Neighbourhoods

Al Fahidi Historical Neighbourhood

One of the oldest heritage sites in Dubai and home to many of the city’s art galleries

Stepping into Dubai’s Al Fahidi Historical Neighbourhood is quite literally like taking an excursion through the UAE’s history books. As clichéd as it might sound, you actually have to experience it to believe it. The entire area is a reconstruction of a village populated by wind towers and palm-fronted houses and if you take a moment to wander through the narrow lanes, taking in the bird song and enjoying the shade of the palm trees, you might just be able to imagine what life was like here before the discovery of oil.

Al Fahidi Historical Neighbourhood, or Bastakiya as it is known locally, is home to a number of art galleries, cafés and the Sheikh Mohammed Centre for Cultural Understanding. It is a place to go and learn about the history of the city and the intricacies of the culture as well as, of course, taking a welcome break from the hustle and bustle of Sheikh Zayed Road.

Twice a week, the SMCCU hosts open breakfasts for tourists; they gather in the majlis area and share typical Emirati food whilst sat cross legged on the floor. It is also a chance to ask the local representative any questions they might have. Tony Adams is a Brit visiting Dubai for the third time with his wife and two children. They come to Bastakiya to experience the culture. ‘Everyone thinks Dubai is all about shopping and beaches but we like to come to this area and learn more about the Emirati way of life,’ he says. ‘After breakfast we will wander through the art galleries and then up to cross the Creek on the ferry.’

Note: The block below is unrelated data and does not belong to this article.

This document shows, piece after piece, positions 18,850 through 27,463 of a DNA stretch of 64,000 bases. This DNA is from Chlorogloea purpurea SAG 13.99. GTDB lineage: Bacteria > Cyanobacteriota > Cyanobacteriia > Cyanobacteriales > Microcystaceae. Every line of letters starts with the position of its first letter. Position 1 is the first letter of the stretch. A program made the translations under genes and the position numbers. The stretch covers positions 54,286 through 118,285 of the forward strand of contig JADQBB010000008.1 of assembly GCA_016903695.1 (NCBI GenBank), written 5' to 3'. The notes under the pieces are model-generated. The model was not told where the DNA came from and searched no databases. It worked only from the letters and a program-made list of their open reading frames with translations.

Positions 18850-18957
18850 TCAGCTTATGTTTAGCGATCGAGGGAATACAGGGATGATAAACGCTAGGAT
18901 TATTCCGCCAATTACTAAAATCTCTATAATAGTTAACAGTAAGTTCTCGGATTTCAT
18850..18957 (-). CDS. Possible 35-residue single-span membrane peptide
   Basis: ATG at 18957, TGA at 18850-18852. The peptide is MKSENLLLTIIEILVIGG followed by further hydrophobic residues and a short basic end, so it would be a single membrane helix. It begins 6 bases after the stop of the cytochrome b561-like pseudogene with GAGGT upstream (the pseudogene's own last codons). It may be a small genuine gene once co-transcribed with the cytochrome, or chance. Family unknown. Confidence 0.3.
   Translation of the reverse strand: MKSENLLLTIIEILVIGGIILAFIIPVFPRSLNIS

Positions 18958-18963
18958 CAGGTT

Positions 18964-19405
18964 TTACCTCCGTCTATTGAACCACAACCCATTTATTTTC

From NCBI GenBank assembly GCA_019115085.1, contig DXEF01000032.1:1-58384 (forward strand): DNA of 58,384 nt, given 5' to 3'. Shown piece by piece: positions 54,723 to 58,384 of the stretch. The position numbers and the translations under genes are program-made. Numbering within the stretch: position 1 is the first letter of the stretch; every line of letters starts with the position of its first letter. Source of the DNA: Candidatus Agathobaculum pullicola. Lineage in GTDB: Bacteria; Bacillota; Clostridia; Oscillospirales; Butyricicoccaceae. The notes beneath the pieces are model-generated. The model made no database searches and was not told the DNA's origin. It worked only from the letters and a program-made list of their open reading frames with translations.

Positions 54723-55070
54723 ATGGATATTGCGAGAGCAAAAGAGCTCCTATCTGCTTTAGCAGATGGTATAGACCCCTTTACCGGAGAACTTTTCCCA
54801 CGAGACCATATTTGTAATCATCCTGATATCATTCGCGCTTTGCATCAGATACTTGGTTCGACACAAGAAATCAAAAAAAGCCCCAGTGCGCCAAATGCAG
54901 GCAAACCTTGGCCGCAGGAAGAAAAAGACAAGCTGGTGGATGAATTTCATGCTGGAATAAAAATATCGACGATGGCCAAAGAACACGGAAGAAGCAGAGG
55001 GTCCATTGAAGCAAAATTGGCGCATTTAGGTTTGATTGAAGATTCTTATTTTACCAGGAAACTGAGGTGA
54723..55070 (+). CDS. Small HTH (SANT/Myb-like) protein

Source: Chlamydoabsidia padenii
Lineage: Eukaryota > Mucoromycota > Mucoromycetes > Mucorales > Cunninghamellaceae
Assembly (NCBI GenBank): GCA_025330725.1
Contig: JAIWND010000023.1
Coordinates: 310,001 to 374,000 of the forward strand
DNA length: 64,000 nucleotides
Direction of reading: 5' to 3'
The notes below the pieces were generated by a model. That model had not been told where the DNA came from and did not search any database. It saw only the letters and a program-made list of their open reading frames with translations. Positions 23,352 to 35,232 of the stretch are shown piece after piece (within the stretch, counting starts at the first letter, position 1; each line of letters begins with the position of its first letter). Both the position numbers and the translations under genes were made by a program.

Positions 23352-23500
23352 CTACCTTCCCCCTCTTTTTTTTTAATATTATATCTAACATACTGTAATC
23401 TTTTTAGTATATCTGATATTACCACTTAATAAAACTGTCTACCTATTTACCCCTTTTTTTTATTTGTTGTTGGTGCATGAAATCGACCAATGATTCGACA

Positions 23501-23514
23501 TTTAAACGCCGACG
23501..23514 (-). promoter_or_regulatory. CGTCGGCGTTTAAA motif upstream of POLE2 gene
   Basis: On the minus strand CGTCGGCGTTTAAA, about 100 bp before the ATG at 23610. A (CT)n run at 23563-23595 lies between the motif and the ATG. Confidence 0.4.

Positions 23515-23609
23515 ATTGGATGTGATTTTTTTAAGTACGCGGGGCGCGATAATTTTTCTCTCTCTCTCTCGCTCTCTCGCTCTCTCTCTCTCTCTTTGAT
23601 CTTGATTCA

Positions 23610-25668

Alongside the wind towers and the pink and white bougainvillea populating Bastakiya’s alleys is Dubai’s busy waterway, The Creek. This is where many of Dubai’s first trading immigrants would exchange goods in the early 19th century, and such legacy is still alive today. Ships laden with goods from across the Gulf arrive and unload their wares on the other side near to the gold and spice souks. But all this action is a world away from the sun-bathed courtyards of Bastakiya.

In the XVA and Majlis galleries, art from across the region can be enjoyed in relative peace and the area is also home to the headquarters of the Sikka Art Fair – the only fair dedicated to Emiratis and UAE residents. The Emirates Airline Festival of Literature has also recently moved into the Dar Al Adaab: The House of Literature and there are several events held here all year round.

 

 

 

For the more meticulous explorer, a closer inspection will yield further gems. The Mawaheb Centre for Beautiful People is an art studio for those with special needs. The villa doors are open every day and the sounds of music and laughter flow from within. Just around the corner is the city’s Coins Museum where more than 470 rare coins are housed from different historical eras, some dating back thousands of years and the Al Fahidi Fort.

Inside the main building, there is coffee and tea for visitors and the chance to see old photographs of Dubai’s undeveloped coastline in the 1960s and 1970s. If you want a guided walking tour then the SMCCU organises them regularly for a small fee.

To round off your day in Bastakiya, you must try the Bastakiah Nights restaurant. Housed in a traditional open roofed building, you can sit inside or outside and even if the restaurant is packed, the maze of decadently decorated rooms makes you feel as if you are in your own private restaurant. It serves Arabic and Emirati food and comes highly recommended if you want to taste some traditional dishes and sweets.